We had one of our most fun nights out of the year at Huong-Viet. All of our foodie friends from the North of London have raved about this Vietnamese canteen. As have Charles Campion, Time Out and Nigel Slater. It has a sense of authenticity and quirkiness that appeals in spades. Much of this is derived from the fact that the site for this restaurant used to be public laundry and baths and then became a community centre for Vietnamese refugees. It then evolved into a canteen serving authentic, inexpensive Vietnamese food to whoever was either close enough or brave enough to visit.
So when the excuse arose we pounced. With the aid of a compass, some thermals and an appropriately named Hackney Carriage we waded in on a mission to try the entire menu. With the aid of Edwin's impressive grasp of the Vietnamese language and Jack's sheer appetite we were soon swamped by so many dishes that we had to annex a second table!
Summer rolls were fresh, crunchy, soft, cool and fragrant all at the same time. I reckon I could eat these all day. For me they are on a par with the Paddyfield in Balham, if not better.
A Vietnamese omelette was unnecessary, given the amount of food we'd ordered, but delicious nonetheless. Stuffed with crunchy and gungy stuff it was a text book example of contrasting textures. Doused in firey chilli sauce and it really came alive.
The highlight to the first act of our meal was a plate of chargrilled squid which achieved the ultimate goal of being succulent and rammed with flavour at the same time.
Other starters such as fish cakes and beef wrapped in leaves were so good they disappeared before I could photograph them! Much to my irritation and everyone else's mirth. The beef transported me back to a lunch time cafe in Hong Kong which I became addicted to several summers ago.
It was as if the main courses didn't want to be outdone by the starters. My hot and spicy lamb was one of the favourite things I have eaten this year. It lived up to its name by delivering the sort of sticky, tangy heat that makes you lick your lips for days afterwards. I had to fight Jack and Anna off with my chopsticks.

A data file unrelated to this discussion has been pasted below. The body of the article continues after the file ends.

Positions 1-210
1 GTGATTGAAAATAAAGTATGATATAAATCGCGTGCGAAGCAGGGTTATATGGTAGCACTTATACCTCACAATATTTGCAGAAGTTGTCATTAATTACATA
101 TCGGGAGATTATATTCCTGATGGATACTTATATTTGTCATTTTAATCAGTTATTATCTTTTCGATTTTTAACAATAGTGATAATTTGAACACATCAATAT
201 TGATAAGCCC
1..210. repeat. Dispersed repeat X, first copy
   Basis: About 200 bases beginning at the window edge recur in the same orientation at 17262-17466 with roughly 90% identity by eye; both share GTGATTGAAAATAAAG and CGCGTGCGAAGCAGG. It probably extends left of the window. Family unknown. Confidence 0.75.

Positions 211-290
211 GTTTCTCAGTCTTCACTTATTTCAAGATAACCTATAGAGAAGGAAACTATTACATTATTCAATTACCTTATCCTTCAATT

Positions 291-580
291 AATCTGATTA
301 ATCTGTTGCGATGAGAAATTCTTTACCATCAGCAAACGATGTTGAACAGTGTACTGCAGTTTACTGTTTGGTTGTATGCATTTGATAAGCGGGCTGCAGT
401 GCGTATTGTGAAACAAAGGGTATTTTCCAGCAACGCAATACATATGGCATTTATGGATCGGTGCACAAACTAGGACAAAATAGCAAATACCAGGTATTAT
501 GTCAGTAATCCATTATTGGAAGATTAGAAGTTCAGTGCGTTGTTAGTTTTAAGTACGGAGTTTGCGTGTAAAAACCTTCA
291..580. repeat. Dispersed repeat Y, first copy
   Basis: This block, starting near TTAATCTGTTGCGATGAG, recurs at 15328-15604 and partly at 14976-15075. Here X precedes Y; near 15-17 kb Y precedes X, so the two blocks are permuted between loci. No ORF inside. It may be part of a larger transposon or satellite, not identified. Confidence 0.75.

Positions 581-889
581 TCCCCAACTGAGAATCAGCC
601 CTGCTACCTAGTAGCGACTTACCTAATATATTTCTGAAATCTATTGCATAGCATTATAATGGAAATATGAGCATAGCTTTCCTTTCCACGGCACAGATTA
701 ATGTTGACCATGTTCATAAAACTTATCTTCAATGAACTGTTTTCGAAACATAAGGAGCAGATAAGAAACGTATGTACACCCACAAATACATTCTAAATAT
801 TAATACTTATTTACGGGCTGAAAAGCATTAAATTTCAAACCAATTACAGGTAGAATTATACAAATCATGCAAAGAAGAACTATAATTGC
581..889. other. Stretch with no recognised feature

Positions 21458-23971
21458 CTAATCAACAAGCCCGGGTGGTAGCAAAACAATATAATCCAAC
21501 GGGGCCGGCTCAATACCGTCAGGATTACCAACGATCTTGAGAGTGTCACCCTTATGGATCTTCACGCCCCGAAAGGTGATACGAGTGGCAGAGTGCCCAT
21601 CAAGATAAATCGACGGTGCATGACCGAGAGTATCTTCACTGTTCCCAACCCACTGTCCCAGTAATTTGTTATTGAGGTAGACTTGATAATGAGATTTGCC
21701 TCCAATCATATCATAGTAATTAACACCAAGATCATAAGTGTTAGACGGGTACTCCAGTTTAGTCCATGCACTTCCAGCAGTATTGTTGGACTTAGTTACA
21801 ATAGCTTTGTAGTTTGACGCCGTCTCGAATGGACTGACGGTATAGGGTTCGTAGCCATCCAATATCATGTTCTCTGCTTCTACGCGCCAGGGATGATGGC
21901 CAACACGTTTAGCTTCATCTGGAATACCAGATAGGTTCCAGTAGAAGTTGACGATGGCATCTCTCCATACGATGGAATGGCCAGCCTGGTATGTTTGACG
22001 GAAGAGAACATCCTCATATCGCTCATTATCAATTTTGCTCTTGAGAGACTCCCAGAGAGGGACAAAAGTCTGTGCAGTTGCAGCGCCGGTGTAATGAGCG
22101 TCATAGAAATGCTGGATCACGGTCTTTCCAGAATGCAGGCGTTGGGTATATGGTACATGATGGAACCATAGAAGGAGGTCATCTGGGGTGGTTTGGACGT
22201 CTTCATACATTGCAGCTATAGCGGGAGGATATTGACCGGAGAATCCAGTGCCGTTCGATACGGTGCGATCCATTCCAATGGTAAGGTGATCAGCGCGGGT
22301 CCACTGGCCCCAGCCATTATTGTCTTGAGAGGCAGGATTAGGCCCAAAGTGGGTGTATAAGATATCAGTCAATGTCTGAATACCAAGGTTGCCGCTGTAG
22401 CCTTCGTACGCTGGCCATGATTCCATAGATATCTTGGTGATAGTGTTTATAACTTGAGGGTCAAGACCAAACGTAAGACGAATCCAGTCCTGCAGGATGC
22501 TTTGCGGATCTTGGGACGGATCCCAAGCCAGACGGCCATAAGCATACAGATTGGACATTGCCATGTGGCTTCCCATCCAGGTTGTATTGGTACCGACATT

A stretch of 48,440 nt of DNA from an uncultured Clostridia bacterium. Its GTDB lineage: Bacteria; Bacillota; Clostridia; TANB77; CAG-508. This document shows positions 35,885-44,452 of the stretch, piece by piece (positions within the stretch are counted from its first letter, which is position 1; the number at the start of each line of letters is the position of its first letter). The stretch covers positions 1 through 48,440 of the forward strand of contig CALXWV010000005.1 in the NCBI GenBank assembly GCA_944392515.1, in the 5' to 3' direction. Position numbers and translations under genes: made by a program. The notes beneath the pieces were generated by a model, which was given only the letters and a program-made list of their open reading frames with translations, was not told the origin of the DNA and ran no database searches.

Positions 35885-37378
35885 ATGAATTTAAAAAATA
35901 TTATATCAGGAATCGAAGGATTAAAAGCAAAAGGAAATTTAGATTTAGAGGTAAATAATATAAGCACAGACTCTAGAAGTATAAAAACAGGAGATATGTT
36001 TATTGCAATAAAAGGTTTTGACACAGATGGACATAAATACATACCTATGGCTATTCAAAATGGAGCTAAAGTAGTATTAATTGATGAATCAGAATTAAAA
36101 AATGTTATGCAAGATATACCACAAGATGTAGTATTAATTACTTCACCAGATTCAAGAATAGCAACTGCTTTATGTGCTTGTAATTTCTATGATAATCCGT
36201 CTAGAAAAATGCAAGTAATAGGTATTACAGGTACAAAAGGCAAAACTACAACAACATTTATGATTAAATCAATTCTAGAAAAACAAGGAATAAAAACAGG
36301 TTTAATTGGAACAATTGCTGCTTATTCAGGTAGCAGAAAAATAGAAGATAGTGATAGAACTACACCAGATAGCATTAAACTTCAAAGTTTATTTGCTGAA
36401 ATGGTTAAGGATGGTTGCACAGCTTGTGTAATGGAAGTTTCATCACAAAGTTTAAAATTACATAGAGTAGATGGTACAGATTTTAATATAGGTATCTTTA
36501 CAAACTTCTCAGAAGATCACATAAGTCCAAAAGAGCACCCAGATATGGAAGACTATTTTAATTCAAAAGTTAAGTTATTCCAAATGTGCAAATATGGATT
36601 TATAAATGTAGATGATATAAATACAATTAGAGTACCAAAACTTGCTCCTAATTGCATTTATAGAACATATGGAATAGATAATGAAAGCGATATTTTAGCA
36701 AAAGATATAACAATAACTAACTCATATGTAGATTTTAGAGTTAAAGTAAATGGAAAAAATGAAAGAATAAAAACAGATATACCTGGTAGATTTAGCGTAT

Cowie's whole steamed sea bass was good enough to prevent me from being offered any. Always a good sign. It's just a shame they couldn't find a larger plate. But I guess that is part of the charm. incidentally, this appears to be one of Nigel Slater's favourite dishes.
Edwin's impressive ordering skills resulted in a scene that wouldn't have been out of place in an ad for HSBC! A waiter appeared holding a scorching hot plate at arm's length and deposited it, still spitting in front of Edwin. It was a wonderful piece of theatre. And cooking too. Given the amount of burning hot oil that splattered onto the table it was essentially a healthy option.
Other dishes included a fragrant chicken curry with a plenty of lemon grass and a saucy pork curry. All washed down with plenty of Vietnamese beer and a lot of banter. If you can judge a meal by how dirty the table cloth gets, then we had a whale of a time. By the end we were trying to interpret the oily splodges around Edwin's plate in a way that would have had psychologists raising a lot of eyebrows!
We loved the informal atmosphere, direct service, delicious food and cheap bill. Some writers have suggested that there has been a lull in quality in recent times. But that wasn't on show when we visited. We loved it and are already planning a return trip. We just wish that we either lived closer, or that they would consider opening in Brixton or Balham.
We still love to go on trips around the UK, staying in BnBs or camping in search of a good meal or two - hence, Around Britain with a Paunch. Quite often the trips have been prompted by Diana Henry's Gastro Pub Cookbook. Here's where we've been to: